**1/2 (out of 5)
May 30, 2003
Albert Brooks as MARLIN
Ellen DeGeneres as DORY
Alexander Gould as NEMO
Willem Dafoe as GILL
Barry Humphries as BRUCE
Geoffrey Rush as NIGEL
Directed by: Andrew Stanton
BY KEVIN CARR
Back in the late 1980s and 1990s, Disney Animation Studios made a huge come-back from flops like “The Black Cauldron” and “The Rescuers Down Under.” It started with “The Little Mermaid” and basically continued through “The Lion King.” This come-back can be linked directly to the musical talents of Alan Menken and Howard Ashman. Their brilliant musical numbers for “Mermaid,” “Beauty and the Beast” and “Aladdin” brought Disney cartoons back into the mainstream. After Ashman’s death, Elton John came in to work on “The Lion King,” but even then the magic had faded.
“The Lion King” became the highest grossing of this last reign of Disney animation, but things were already dipping over the hill by this time. “Beauty and the Beast” and “Aladdin” were far superior with story and concept. Much of the success from “The Lion King” was due to holdover from the previous films. The next animated film, “Pocahontas” made money but was a major step backwards. Subsequent disappointments like “Atlantis” and “The Emperor’s New Groove” showed that a studio cannot live by Disney alone. Like Menken and Ashman, Pixar has become the new critical element for successful Disney films.
But the latest Pixar release, “Finding Nemo,” has the possibility to be their “Pocahontas” – a step backwards. The Pixar films peaked with “A Bug’s Life,” and the original “Toy Story” is hard to beat. While “Monsters, Inc.” outperformed all of them at the box office and in video sales, it just didn’t have the overwhelming punch of story and characters from these earlier Pixar movies. “Finding Nemo” has even less.
That’s not to say the “Finding Nemo” isn’t a good family film. It is. (Do be warned, however, that it opens with Marlin’s wife and 400 eggs being devoured offscreen by a barracuda – not exactly the most uplifting moment in a Disney film. At least “Bambi” waited until the second act to kill the mother.) But is it worth the close to $100 million budget that now goes into these computer generated monstrosities? Not quite.
Marlin (Albert Brooks) is a neurotic clown fish who has one son, Nemo (Alexander Gould). On the first day of school, Nemo is captured by SCUBA divers. Marlin, who normally won’t travel farther than a few feet from his protective sea anemone must now swim throughout the ocean to find his son. With the help of the dimwitted Dory (Ellen DeGeneres), he encounters several wacky characters, including sharks in a twelve step program to stop eating fish, surfing sea turtles and a pelican with a heart of gold.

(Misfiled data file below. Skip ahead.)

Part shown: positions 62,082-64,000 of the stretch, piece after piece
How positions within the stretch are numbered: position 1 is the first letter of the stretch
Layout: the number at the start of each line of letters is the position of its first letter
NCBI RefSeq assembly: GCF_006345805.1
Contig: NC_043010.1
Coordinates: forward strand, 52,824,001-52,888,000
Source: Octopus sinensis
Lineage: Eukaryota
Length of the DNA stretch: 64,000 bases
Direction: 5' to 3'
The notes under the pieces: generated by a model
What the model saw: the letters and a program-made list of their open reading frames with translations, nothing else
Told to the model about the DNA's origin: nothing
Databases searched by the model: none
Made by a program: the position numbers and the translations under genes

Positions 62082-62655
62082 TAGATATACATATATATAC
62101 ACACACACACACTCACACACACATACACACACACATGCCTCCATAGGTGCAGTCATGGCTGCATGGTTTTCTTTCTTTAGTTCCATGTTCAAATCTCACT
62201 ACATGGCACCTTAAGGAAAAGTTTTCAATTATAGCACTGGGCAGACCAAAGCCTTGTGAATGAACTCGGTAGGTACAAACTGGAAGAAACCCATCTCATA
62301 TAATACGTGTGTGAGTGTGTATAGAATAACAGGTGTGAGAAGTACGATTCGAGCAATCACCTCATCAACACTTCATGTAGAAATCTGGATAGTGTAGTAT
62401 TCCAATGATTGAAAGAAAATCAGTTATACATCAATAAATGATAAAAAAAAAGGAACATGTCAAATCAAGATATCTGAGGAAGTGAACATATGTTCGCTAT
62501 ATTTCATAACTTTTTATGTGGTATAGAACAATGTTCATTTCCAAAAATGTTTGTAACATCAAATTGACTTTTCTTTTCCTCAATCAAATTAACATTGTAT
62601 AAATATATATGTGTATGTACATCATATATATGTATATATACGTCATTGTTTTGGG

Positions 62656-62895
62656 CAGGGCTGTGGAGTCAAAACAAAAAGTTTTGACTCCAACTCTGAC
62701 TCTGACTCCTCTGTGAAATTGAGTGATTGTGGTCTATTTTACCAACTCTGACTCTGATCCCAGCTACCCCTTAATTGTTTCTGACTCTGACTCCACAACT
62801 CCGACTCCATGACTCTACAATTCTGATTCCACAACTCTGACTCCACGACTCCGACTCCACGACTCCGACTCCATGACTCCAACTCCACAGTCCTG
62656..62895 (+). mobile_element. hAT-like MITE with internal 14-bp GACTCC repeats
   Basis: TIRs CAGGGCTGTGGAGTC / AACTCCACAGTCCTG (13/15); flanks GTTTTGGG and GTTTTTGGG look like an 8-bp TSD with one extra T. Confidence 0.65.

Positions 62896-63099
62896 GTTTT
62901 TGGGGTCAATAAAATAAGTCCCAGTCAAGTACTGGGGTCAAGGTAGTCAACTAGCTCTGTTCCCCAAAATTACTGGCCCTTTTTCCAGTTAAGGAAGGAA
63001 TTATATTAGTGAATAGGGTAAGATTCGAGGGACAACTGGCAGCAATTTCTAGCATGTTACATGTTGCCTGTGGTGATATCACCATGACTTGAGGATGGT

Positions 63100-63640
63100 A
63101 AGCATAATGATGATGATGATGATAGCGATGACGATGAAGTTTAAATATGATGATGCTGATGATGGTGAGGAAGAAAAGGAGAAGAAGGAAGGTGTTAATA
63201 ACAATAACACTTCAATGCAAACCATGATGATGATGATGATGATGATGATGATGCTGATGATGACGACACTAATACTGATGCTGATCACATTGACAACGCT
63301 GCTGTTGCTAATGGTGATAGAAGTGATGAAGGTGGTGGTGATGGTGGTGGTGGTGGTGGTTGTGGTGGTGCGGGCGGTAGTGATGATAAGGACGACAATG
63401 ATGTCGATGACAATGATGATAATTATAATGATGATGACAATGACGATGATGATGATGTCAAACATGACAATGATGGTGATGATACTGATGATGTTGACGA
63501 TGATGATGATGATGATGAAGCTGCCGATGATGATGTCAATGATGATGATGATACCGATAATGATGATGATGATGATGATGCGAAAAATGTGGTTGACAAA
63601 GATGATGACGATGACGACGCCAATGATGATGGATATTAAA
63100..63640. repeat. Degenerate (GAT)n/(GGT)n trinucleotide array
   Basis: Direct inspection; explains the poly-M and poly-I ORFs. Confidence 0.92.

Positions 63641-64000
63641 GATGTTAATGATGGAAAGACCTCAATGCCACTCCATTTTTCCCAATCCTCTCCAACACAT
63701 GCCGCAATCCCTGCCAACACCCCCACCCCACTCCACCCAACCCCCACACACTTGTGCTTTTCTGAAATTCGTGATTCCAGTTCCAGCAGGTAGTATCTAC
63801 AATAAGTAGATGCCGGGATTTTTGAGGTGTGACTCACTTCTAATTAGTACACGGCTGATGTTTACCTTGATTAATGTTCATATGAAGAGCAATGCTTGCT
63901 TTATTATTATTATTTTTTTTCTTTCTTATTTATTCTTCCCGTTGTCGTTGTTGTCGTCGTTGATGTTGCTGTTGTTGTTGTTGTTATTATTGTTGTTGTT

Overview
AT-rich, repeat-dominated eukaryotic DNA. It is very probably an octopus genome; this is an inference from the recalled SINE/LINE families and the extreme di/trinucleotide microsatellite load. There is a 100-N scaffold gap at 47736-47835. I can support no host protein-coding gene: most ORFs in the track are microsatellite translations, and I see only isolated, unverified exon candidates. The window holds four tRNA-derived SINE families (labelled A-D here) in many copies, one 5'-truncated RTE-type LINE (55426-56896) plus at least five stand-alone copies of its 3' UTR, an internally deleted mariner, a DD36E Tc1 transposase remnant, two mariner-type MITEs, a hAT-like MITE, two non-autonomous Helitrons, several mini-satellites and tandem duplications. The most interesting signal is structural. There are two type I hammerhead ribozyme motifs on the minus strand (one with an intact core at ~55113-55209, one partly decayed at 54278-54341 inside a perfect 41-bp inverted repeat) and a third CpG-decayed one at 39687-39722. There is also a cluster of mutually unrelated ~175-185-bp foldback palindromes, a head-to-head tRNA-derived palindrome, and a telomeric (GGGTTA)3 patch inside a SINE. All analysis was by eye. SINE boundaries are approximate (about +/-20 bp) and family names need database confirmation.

Albert Brooks, who plays his stock character of a neurotic father, does a decent job as the voice of Marlin. However, by the end of the film (which runs a long 101 minutes), he gets rather annoying. Not as annoying as Woody Allen did in “Antz,” but annoying nonetheless.
But the real reason to see a Pixar film is the animation, right? In all the other Pixar films, there are numerous moments where the film is photorealistic that you’d swear you’re watching actual film. In particular, the opening shot of “A Bug’s Life” so captures the complexity and detail of nature with the flowing grass and movement of leaves in the wind. “Finding Nemo” doesn’t have any moment like this, and in many ways is nothing more than the “Under the Sea” number from “The Little Mermaid” gussied up a bit for CGI.
Of course, the animators at Pixar will tell you different. “Look at all the detail in the ocean!” they’ll say. “We’ve got stuff floating, with currents and what-not!” True, if you examine the detail of the computer animation in “Finding Nemo,” it is incredibly detailed. Particles float by in the ocean, going in and out of focus, as if you’re watching something on the Discovery Channel. The problem is that while this is a feat in emulating chaotic movement with a computer, this isn’t all that eye-popping to the average viewer. (Of course, a true special effects fan will say that the best effects are those that people don’t recognize as effects. But this hardly sells the movie as a must-see in the theater.)
After four Pixar features under their belts, it is painfully easy to see the cliches emerging. Like all the others, “Finding Nemo” has an ensemble of wacky characters that Nemo meets in a fish tank in Sydney, Australia. These fish are somewhat funny, but they can’t hold a candle to the bevy of extra toys in “Toy Story” or the circus bugs from “A Bug’s Life.”
If you’ve got kids, take them to see “Finding Nemo.” It’ll keep them entertained, and they’ll like the story. It’s not really worth a full price admission, and you won’t miss anything if you wait for the DVD release. Cross your fingers, though, and hope Pixar can make a better follow-up.